Richard wanted to…
Provide a simple way of naming and picking out information from a regex without having to count the brackets.
I can say without hesitation that Raku (and before its rename, Perl 6) has achieved this goal — but all the details are different than proposed.
The reason is two-fold.
For one, Richard assumed a pretty straight-forward extension to Perl 5’s regex syntax, and his proposed syntax,
(?$hours=..) for a named capture made sense. Instead, Raku regex syntax is pretty much a new thing, where all non-alphanumeric characters are potentially meta characters, and thus either used or reserved for one purpose or another. This made easier syntax than
(?$name=regex) available for named captures.
The second is even more profound: The Raku designers realized that regexes could only be truly powerful if reuse was built in from the ground up. And the best way to make that happen was to make them first class.
In my humble opinion, raising regexes to the level of first-class citizens and introducing a concise call syntax gave regexes a similar boost.
In the old days, it was common wisdom that you cannot parse XML (or other arbitrarily nested languages) with regexes, because they are not a regular language in the computer science sense. Perl 5 has some workarounds for that, but they are so clunky and verbose that I haven’t even seen them recommended much, and my general impression is that if you use them, it’s just for the lack of good alternatives.
Not so in Raku:
<subrule> in a regex calls another regex called
subrule, and so you have recursion (and, relevant to the discussion of RFC 112, named captures). This recursion moves regexes from regular into context-free language territory in the Chomsky Hierarchy. But more than recursion, the named regexes allow much easier reuse, testing in isolation and all that other wonderful stuff that first-classiness gave to functions. It also moved the sentiment towards parsing XML and other languages with regexes from “are you serious?” to “sure, it’s the best tool”.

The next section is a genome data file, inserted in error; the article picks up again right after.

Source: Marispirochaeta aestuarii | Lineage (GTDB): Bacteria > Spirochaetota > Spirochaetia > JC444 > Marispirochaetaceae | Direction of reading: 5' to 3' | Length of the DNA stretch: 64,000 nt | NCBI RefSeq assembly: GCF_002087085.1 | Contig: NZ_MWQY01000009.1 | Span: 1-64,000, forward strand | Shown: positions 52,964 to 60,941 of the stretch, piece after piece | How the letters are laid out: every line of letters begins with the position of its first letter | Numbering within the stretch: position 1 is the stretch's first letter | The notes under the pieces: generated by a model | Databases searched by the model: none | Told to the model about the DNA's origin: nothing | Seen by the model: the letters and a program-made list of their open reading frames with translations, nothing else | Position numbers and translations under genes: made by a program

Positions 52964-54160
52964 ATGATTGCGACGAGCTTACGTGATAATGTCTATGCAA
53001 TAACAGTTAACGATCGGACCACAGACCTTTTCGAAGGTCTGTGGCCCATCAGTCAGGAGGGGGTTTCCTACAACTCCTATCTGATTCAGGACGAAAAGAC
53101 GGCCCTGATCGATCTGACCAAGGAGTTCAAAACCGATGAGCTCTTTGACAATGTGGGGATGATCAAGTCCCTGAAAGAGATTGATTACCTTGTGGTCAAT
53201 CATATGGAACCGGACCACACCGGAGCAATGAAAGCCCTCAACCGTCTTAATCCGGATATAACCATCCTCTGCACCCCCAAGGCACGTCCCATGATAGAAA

The call syntax
<subrule> implies a named capture, and it turns out that’s convenient enough that explicit named captures (not tied to a call) are actually pretty rare in real-world parsers. An explicit syntax for that exists though, it’s
Which brings us to the second interesting bit: RFC 112 doesn’t just talk about named captures, but implies that they are directly stored into variables of the same name.
This is problematic for a variety of reasons:
- Scoping. A regex can be declared and used at two very different parts of the program. Forcing the variable to be in scope would make the capture syntax a source variables with an unnecessary large scope (dare I say global?), which is a clear anti pattern.
- Quantifiers. In RFC 211 syntax, what would have happened with a regex like
(?$char=.)+matching the string
abc? What’s in
$char? The sigil implies a scalar, so… maybe the last capture,
c? And throw away all the other matches? Doesn’t sound too good. Or maybe
(?@char=.)would have an array with all captures, but then, when writing a regex, you’d have to know if anybody later wants to use that inside a quantifier. Not stellar either.
- Composition. Binding matches to a variable assumes the regex is used as a top-level construct, and not part of larger thing.
- Recursion. Do I even need to elaborate? Probably not.
The solution that’s implemented in Raku now is more suited to world of first-class regexes: for each regex match there’s a Match object. The top-level match object is stored in the variable
$/, so accessing a named capture
$/<key>, and there’s even a short-hand for that,
$<key>. Just two character longer than the originally proposed
This solution shines though when used in the context of composition, for example. Since the named capture corresponds to a regex match, it’s also a
Match object, and so we arrive at a tree of matches (all alike). Or rephrased: a regex match already is a syntax tree.
I think this RFC is a good example how a real pain point and problem was identified, and a solution proposed. Aspects of this solution have survived the language design process, but most details haven’t, because the language changed much more than it barely being Perl 5 plus a few extensions through RFCs.
I have been participating in the Perl 6 project since around the year 2007, and have watched some of these transformations; for regexes, the majority of the consolidation and redesign work had already been done. I watched the implementations become more powerful, and even helped a little here and there.
Living in this process was a magical experience, just as magical as the result is now.